Are You Guilty Of Misquoting The Research?

There’s a bit of research I quote in my workshops about how we communicate – and how our message is understood by others. It’s a frequently quoted study, so it’s not uncommon for at least one of the attendees to have heard it before.

In fact, maybe you’ve heard it too

The research was conducted in the 1970s by a psychologist called Albert Mehrabian. His conclusion was, when we communicate:

7% of the recipient’s understanding comes from your words
38% comes from your tone of voice and
55% comes from your physiology – facial expression and body language

For the message to work, those three areas need to be congruent ie they all need to be saying the same thing.

But here’s what you really need to know

It only applies when there are feelings and emotion behind what you’re saying. Not – as is often misquoted – when it’s just your everyday, common or garden chit chat.

To illustrate, let’s compare two scenarios:

Scenario 1

You’re at work and feeling a bit parched, so you head to the kitchen to make a brew. As you pass your boss’s desk, you ask, “Would you like a cup of tea?”

It’s no biggie – just a run-of-the-mill question – so your boss’s understanding will come primarily from the words ie you’re offering to make them a cup of tea. Full stop. Nothing extra to interpret. No searching your tone for hidden meaning or your facial expression for an ulterior motive.

Scenario 2

You’ve just had your annual review with your boss and it’s not gone well. They’ve criticised your work, accused you of not being a team player and, to top it all, have said you won’t be getting a pay rise.

You’re mad as hell, fuming at the injustice and just about ready to punch their lights out. So to calm down you decide to make yourself a brew and as you pass your boss’s desk, you again ask “Would you like a cup of tea?”

That’s when Mehrabian’s research kicks-in

This time, your boss’s understanding is coming primarily from that look of thunder on your face (55%) and the snarl in your voice (38%). And even though you’ve used exactly the same words (7%) as you did in Scenario 1, they’re in no doubt that if they took you up on your offer, you’d spit in their mug first. (Or maybe something worse.)

Bringing this round to your personal brand, the lesson here is, if you find people aren’t understanding your messages as you want them to, ask yourself where they’re taking their clues from. Or more to the point, have you got any underlying feelings and emotions bubbling through.

Here’s what I’m talking about…

I was working one-to-one with a CEO who was complaining he’d instigated an open-door policy but still his staff stayed away. “I’ve told them, if you’ve got any issues with how I run the business, I want to hear them.”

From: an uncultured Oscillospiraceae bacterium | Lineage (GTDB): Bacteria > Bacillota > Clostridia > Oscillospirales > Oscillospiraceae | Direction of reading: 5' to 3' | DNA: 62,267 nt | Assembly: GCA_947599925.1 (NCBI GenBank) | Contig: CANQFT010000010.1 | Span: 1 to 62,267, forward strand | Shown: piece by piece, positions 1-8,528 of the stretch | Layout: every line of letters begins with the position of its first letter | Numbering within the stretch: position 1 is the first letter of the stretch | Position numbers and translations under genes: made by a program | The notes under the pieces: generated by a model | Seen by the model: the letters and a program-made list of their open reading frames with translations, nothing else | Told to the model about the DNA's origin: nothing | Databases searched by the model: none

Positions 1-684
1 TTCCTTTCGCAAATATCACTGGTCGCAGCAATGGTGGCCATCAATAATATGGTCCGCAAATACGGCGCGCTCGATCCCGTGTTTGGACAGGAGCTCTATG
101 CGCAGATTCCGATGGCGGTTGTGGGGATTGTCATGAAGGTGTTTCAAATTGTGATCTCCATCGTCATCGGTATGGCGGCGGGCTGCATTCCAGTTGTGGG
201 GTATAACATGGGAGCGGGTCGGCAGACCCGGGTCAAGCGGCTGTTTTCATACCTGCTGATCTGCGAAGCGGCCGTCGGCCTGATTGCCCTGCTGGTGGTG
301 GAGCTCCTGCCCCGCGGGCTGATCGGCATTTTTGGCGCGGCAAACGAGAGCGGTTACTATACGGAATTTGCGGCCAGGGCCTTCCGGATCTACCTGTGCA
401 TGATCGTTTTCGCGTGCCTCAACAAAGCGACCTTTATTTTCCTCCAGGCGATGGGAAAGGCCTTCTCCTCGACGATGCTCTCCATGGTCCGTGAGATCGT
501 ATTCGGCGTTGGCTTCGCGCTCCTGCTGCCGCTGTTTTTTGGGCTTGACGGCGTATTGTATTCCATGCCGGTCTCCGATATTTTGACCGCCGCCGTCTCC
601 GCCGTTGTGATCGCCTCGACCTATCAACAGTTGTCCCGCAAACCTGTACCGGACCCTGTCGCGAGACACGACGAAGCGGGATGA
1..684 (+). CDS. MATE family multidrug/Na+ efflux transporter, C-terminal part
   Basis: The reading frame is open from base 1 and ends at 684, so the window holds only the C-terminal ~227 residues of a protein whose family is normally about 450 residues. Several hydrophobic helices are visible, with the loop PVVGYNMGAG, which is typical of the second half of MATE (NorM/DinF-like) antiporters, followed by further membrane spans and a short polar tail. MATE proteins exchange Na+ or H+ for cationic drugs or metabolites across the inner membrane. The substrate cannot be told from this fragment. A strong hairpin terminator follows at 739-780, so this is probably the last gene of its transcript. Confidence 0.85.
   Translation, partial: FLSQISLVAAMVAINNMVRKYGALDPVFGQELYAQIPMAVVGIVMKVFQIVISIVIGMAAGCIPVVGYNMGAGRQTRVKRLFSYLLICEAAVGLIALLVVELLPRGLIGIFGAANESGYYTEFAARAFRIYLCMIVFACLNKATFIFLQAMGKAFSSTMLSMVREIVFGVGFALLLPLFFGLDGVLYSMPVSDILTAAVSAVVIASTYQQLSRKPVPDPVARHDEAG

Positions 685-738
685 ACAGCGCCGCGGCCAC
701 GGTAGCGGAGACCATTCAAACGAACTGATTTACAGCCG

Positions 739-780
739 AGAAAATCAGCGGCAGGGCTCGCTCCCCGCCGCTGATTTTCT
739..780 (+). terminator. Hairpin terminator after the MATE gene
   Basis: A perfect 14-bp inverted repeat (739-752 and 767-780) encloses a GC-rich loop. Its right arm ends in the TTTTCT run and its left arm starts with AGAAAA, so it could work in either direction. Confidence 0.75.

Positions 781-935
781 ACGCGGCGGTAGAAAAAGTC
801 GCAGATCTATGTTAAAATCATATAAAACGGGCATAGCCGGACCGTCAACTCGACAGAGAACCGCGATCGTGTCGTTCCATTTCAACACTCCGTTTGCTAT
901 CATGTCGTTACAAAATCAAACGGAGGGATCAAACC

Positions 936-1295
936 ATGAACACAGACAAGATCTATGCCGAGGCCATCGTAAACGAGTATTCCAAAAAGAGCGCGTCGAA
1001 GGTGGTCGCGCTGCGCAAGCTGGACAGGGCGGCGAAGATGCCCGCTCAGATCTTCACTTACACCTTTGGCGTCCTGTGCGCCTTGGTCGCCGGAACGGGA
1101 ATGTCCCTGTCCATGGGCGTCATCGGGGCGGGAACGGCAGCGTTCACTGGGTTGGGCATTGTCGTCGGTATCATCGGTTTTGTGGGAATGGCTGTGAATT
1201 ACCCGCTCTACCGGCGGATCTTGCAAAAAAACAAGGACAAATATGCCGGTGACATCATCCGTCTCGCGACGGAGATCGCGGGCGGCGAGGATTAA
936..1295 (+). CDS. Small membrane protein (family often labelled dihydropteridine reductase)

So I pointed out that, although he had an open-door policy, he also had a f***-off face. Just because his words said he wanted to hear what they didn’t like about his leadership, his subconscious knew that wasn’t true. He was actually scared to confront any issues (here’s where those feelings and emotions come in), so his tone of voice, facial expression and body language had delivered the true message for him.

Are you careful in your communication when feelings and emotions are in play? Or are you aware that they creep in no matter how hard you try to suppress them? What examples can you offer of tone and expressions speaking louder than words? I’d love to know with a comment below!

Like this? Share it or join in the discussion…

4 responses to “Are You Guilty Of Misquoting The Research?”

  1. Colin Smith says:

    Love it Jennifer

    At last, someone has not only used this research correctly but has explained the real research and then how it applies in the workplace. It is one of those, “Now I have learned it, I can’t unlearn it”, and often smile when it is trotted out, incorrectly.

    The way you have presented it, make sense, thank you.

    Colin

    • Jennifer Holloway says:

      Someone else pointed the misquoting out to me years ago, so I’ve made the effort ever since to give the extra clarity whenever I use it. Glad it made you smile!

  2. Nikki says:

    I have great affection for Mehrabian because I heard this right at the start of my training career and thought it sounded weird. Part of my personal brand (not that we called it that 15 years ago!) is knowing my stuff, and I made it my business to find out the in depth story behind the figures. As Colin says above, you have explained it beautifully (tick personal brand clear comms, tick personal brand walking the walk!).
    As you say, it’s the whole picture that gives off the signals, not just one isolated part.
    As ever, I love the brain food!
    Cheers, Nikki

    • Jennifer Holloway says:

      I love that you didn’t just accept what you were told and went looking for the truth – very X Files!

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